Introduction to Galápagos Geology:
The Global setting

John Merck

Galápagos Geography: Like it or not, it is essential that you have the basic features of Galápagos geography in your head. Here's a map of the islands and a list of names and features that you need to be able to locate a/o identify on a map.

Islands: Learn all of the major islands. Today, people typically refer to them by their Spanish names, but in some cases, you need to know the English names as well. We've indicated where you need to learn these. The names in boldface are the ones we'll routinely use:

Isabela volcanoes:


Submarine features:

Trust us. Soon, all of these names will be meaningful.

Now for Geology. Althought the Galápagos haven't been the catalyst for any revolution in Geology as they were for Biology, they nevertheless nicely illustrate the 20th century revolution of Plate Tectonics. But first, some basics:


What is a rock? A purely descriptive definition is that a rock is - A naturally occurring aggregate of minerals and other solid material. - Usually, there are several minerals in the aggregate, though some rocks may have only one. The other materials may include natural glasses, organic material, or fossils.

Geologists usually think of rocks in a second important way, however. Please memorize this and recite it like a mantra:

* A rock is a record of the environment in which it formed. *

Rock types:

In Lyell's day, people recognized that rocks fell into broad catagories.

The Rock Cycle: Consider the three basic rock types and how they form:

The material that makes up any rock might have a complex history.

Geologists describe this range of possible histories as the Rock Cycle. As the schematic shows, it actually encompasses many possible cycles.

Additional information

Plate Tectonics

In Darwin and Lyell's time, people expected that the topography and composition of the ocean's floor should resemble that on land. The first practical test of that hypothesis occurred in 1872 when the British government sponsored the first interdisciplinary research expidition to expore the world's oceans - the four-year voyage of the H. M. S. Challenger. The deep oceans defied expecataions:

Clearly the geology of the oceans was unlike that of the continents. Geologists regarded continental and oceanic crust as very different beasts. WTF?

The beginnings of an answer came from an improbably source. The German meteorologist Alfred Wegener (1880-1930) performed field work in Greenland, covered by a continental ice sheet. There, he had ample opportunity to observe the behavior of glaciers. He observed that ice, when greatly compressed, flowed plasticly, allowing the ice sheet to glide slowly across the underlying rock, and apparently began wondering if rock did the same thing on a larger scale. He noticed the following patterns:

Continental Drift: To explain this, Wegener proposed the hypothesis of continental drift: i.e. that the location of continents was not fixed, and that they had "drifted" across the globe. Note: Wegener thought that the continental crust slid over the oceanic crust like glacial ice sliding over bedrock. Problem: While Wegener was a genius at making observations and recognizing patterns, he was not able to provide a theory to explain and predict the movements of continents, i.e. to say how it happened. Of course, no one else could, either, but that didn't really matter. The Geological profession didn't like amateurs claiming to solve puzzles that had defied them for 40 years, so....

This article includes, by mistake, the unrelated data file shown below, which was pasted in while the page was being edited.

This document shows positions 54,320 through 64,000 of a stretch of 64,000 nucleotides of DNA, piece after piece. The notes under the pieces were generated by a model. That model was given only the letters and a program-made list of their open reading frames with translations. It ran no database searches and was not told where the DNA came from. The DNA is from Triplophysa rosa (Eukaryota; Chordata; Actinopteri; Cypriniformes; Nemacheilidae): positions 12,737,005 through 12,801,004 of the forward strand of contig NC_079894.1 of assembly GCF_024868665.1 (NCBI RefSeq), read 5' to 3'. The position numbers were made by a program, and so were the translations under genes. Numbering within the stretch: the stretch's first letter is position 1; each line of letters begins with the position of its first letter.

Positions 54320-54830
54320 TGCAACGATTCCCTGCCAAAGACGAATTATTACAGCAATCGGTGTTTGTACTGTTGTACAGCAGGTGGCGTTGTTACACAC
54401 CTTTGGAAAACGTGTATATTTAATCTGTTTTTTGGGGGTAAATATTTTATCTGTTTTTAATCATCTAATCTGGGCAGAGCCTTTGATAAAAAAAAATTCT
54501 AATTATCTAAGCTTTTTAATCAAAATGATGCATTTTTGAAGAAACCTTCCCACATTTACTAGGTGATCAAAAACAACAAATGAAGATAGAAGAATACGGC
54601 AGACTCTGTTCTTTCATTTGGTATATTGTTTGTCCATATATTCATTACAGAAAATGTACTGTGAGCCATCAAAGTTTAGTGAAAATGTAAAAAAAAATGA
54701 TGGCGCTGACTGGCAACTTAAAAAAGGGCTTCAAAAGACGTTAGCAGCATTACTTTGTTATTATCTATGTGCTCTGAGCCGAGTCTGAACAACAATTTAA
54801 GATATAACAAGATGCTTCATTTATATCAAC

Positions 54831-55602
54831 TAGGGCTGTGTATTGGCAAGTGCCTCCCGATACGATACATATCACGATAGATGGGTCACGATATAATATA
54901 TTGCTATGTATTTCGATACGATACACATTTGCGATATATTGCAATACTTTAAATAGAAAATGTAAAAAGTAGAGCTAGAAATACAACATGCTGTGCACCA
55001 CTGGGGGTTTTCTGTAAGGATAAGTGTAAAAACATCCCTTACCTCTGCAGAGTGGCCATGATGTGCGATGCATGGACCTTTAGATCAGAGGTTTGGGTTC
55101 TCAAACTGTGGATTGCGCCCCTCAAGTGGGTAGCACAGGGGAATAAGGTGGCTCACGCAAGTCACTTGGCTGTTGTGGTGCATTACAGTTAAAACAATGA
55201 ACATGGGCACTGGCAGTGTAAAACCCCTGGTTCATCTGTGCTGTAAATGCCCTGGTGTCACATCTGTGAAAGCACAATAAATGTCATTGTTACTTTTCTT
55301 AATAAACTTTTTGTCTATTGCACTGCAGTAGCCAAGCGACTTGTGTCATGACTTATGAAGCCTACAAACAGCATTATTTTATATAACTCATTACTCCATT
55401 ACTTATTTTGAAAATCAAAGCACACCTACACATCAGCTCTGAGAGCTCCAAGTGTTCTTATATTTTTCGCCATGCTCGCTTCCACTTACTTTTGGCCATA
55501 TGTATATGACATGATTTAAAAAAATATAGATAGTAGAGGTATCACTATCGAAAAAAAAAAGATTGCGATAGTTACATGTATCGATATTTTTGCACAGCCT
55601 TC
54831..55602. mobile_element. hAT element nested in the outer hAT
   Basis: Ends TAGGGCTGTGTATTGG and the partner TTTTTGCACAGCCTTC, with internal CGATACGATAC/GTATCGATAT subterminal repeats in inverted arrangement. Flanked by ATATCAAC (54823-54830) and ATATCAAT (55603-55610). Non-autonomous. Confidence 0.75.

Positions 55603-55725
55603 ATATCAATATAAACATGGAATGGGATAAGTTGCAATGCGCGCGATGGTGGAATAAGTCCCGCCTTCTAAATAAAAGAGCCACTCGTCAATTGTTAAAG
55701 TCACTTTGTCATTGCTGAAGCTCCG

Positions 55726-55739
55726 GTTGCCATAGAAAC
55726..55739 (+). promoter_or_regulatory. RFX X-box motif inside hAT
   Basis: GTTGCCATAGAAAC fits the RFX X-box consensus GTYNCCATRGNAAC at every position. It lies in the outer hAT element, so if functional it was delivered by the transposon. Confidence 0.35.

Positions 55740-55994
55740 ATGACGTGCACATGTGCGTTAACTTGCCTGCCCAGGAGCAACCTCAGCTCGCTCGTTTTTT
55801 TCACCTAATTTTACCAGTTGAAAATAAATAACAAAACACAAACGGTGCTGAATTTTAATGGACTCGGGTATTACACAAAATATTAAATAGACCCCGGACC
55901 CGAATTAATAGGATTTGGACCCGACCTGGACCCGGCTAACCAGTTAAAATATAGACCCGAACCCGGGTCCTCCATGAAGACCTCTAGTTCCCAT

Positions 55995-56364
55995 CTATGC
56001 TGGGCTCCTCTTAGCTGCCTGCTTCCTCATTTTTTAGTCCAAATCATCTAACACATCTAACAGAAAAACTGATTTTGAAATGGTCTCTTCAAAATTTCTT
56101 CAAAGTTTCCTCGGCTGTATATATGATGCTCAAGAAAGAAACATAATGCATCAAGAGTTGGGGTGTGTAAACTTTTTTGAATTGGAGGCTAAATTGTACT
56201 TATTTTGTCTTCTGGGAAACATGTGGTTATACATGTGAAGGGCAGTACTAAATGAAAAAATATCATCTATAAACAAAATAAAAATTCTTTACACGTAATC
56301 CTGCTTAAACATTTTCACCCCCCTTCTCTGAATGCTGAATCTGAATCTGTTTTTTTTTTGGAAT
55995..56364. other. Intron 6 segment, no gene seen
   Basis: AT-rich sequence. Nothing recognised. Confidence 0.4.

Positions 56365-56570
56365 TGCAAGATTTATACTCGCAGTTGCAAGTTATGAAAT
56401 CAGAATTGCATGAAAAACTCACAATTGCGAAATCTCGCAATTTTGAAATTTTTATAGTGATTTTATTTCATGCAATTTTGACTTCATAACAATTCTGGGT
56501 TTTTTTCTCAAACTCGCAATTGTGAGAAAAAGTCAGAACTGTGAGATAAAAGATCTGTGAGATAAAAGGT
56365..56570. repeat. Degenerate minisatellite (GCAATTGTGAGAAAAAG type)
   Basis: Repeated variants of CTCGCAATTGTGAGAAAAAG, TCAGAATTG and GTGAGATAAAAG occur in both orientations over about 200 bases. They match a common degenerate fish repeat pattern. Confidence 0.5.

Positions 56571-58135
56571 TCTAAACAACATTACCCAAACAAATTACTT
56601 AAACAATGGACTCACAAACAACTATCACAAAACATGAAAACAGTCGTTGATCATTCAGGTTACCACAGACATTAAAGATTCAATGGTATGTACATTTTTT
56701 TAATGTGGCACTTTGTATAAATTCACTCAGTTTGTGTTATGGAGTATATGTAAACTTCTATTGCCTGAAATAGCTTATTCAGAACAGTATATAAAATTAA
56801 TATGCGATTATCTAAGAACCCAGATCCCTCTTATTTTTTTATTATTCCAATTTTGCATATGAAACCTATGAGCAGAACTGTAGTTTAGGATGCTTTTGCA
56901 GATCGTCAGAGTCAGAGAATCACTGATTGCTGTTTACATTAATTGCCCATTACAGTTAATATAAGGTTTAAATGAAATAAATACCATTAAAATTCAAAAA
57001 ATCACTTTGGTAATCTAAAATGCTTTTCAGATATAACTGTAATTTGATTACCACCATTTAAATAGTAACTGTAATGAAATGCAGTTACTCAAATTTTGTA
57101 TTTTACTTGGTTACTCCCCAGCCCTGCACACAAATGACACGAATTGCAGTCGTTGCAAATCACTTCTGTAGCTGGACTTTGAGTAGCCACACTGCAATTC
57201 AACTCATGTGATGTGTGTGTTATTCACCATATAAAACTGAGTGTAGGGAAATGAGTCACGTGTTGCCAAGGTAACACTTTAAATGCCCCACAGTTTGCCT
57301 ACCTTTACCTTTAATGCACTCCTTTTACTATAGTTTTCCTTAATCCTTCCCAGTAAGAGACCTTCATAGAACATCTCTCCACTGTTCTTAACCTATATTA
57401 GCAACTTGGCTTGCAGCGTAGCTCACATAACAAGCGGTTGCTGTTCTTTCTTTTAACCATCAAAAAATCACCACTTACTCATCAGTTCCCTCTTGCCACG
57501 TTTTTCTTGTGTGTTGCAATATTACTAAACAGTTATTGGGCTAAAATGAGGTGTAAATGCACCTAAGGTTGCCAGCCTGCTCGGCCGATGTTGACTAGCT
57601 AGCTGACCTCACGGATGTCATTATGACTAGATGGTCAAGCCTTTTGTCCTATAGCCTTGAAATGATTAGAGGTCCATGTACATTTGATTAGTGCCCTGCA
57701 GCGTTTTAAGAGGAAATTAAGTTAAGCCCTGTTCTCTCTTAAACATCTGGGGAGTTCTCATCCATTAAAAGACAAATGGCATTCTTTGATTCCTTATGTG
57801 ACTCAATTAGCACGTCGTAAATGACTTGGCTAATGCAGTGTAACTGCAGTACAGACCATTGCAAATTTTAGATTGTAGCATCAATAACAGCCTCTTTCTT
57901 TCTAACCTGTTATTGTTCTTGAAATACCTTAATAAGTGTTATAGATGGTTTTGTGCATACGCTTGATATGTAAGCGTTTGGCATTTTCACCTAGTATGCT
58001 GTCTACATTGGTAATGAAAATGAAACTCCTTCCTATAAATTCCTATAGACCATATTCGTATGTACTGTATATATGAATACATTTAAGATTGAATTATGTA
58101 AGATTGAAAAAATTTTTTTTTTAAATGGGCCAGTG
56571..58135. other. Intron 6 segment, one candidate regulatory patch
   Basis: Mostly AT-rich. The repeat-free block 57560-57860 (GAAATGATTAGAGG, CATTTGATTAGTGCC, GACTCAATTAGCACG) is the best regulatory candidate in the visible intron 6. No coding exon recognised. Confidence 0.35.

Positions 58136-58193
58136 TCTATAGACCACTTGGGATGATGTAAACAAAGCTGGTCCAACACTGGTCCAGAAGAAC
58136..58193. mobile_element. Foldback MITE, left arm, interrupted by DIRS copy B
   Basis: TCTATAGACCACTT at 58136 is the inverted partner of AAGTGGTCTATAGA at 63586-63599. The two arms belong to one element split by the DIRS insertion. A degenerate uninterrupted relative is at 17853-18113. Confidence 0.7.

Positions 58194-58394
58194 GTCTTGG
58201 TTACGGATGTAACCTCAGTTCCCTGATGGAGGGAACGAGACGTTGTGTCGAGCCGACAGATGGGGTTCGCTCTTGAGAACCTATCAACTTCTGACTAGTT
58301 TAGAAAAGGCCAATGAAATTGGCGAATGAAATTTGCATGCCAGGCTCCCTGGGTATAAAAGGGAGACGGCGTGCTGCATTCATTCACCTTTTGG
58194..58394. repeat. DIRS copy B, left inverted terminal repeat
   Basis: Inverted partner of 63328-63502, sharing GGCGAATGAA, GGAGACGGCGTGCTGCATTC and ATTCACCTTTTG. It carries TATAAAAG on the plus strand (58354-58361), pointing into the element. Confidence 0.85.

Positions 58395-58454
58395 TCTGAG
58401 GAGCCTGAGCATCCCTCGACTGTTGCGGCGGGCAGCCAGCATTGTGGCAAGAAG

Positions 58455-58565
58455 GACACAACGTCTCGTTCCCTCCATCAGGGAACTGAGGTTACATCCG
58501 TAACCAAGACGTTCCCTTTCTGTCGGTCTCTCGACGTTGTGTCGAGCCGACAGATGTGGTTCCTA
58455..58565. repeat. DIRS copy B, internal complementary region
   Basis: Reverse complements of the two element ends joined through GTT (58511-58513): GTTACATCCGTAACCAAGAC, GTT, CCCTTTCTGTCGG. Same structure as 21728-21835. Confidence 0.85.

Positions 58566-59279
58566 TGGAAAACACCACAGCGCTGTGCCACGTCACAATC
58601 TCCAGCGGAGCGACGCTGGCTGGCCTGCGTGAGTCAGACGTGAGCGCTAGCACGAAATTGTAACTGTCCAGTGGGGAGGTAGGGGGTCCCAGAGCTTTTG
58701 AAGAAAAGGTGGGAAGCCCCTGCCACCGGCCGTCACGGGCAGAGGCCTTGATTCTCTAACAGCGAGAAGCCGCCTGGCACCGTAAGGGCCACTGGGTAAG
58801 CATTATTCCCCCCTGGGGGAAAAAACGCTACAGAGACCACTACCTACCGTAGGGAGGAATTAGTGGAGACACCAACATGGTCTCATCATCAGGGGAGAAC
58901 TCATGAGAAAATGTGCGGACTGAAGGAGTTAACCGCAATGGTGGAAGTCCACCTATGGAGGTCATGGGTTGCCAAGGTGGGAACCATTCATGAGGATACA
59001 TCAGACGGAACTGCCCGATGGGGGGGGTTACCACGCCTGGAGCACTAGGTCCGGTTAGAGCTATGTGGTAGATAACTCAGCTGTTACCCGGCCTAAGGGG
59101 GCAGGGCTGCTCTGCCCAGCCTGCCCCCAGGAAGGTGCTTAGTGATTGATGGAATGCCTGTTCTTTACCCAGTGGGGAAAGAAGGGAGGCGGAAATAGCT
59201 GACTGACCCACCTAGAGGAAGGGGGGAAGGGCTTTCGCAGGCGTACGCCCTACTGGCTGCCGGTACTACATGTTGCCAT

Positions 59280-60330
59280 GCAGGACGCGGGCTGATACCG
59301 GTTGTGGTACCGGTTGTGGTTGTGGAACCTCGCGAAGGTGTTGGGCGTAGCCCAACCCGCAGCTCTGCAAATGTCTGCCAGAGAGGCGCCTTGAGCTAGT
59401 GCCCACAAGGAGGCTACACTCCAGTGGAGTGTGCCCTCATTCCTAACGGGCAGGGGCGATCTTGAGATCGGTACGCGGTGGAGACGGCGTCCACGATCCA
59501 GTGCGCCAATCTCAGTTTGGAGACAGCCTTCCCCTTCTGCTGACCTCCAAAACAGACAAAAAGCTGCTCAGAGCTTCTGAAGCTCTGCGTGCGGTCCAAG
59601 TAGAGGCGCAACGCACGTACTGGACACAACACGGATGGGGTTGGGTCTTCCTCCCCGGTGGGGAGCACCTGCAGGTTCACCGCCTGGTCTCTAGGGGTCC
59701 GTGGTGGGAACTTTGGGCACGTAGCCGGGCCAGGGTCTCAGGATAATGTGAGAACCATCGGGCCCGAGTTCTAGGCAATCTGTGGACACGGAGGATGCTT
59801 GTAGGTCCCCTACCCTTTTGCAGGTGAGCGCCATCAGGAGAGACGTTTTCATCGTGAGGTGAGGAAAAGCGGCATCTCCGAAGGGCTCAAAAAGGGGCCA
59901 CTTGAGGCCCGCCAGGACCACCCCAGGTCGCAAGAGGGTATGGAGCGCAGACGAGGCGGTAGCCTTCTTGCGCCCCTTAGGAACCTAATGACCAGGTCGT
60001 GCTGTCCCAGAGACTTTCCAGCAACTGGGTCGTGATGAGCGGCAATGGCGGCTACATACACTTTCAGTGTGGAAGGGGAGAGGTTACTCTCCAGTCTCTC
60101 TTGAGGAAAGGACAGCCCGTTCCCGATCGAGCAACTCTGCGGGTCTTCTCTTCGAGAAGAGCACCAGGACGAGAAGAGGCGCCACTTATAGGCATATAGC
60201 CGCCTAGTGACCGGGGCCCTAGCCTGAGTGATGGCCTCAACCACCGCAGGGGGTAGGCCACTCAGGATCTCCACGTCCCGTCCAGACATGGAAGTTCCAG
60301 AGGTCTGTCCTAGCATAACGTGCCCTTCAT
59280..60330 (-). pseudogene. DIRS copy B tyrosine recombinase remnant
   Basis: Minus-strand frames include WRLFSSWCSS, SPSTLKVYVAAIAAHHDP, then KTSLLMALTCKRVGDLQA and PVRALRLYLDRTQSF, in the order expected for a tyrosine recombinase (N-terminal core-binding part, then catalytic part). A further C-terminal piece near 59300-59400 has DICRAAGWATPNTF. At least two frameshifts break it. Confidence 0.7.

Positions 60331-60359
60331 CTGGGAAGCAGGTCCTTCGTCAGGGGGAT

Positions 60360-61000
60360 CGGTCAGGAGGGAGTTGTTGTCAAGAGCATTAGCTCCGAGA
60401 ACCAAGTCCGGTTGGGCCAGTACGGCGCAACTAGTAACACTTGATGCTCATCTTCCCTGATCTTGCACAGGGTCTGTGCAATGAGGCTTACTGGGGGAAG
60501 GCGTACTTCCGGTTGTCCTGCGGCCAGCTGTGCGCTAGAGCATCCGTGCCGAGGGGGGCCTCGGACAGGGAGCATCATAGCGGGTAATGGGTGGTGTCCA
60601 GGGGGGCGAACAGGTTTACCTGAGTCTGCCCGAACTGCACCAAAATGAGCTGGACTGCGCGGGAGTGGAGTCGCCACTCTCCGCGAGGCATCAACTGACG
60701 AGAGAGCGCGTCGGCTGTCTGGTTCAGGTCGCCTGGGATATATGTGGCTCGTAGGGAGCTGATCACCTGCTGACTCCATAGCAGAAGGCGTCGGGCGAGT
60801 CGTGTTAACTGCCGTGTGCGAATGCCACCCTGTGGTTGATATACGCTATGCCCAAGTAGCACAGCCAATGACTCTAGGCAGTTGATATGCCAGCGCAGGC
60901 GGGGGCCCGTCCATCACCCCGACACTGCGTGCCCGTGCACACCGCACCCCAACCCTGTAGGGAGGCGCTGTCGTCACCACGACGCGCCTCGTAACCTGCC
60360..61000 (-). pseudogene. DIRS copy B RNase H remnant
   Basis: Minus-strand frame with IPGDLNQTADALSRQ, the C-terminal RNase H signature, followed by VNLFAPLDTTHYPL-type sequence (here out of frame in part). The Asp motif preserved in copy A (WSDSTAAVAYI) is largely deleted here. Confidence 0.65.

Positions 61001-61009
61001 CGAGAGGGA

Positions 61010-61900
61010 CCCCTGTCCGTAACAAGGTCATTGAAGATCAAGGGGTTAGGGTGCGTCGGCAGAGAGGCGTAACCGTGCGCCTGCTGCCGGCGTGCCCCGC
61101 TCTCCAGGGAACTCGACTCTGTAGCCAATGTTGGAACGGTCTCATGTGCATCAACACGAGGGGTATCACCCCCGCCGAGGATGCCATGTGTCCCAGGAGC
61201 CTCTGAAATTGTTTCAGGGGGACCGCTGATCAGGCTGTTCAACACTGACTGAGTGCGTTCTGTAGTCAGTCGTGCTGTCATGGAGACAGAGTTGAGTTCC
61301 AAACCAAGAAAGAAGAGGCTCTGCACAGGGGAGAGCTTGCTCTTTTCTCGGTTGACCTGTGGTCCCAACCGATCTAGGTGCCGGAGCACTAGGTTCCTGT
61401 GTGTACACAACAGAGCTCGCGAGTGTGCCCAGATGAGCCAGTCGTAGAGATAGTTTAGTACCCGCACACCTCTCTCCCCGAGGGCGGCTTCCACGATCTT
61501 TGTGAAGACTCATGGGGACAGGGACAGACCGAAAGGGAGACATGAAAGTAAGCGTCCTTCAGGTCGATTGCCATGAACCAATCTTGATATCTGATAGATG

From 1929 until 1960, no US textbook mentioned continental drift. In 1930 Wegener died in a freak storm while doing field work in Greenland.

New evidence and reconsideration

Paleomagnetism After WWII, several lines of evidence from the study of the intrinsic magnetic fields of igneous rocks began to come together.

Harry Hess puts the pieces together: Hess was an igneous rock geologist (a "hard-rock" man) who had participated in sea floor geologic surveys in the 1950s and early 60s. At the beginning of the sixties, he finally put the pieces together: Wegener had been right to say that the continents moved, but for the wrong reasons. Hess's view is the foundation of the theory of Plate Tectonics, which has become the unifying theory of modern Geology. Between 1960 and 1970, the academic community was won over to it. Here is its essence: Plate tectonics' explanatory power:

The Galápagos plate setting: The Galápagos, like Hawaii, are primarily oceanic hot spot volcanoes. We see a pattern similar to that of Hawaii as a result:

In some ways, however, the Galápagos are distinct. The big headache comes from the proximity of the Galápagos Rift 50 km. north of the the islands. The rift and the plume are separate and distinct sources of magma, but they are close enough to one another that they interact.

The age of the islands

Knowing that the Galápagos are hot spot volcanoes allows us to unravel some enigmas. The oldest island, Española, is about 5 million years old. DNA analyses of some Galápagos critters, however, suggests that their ancestors must have been on the island at least 8 million years ago. It is now plain that although these particular islands have not been there for eight million years, islands have been present above the Galápagos hot spot for at least that long. Indeed, on the Carnegie Ridge, there is an 8 million year old seamount (underwater volcano) with rounded boulders at its summit. These were formed when rock was eroded in the surf.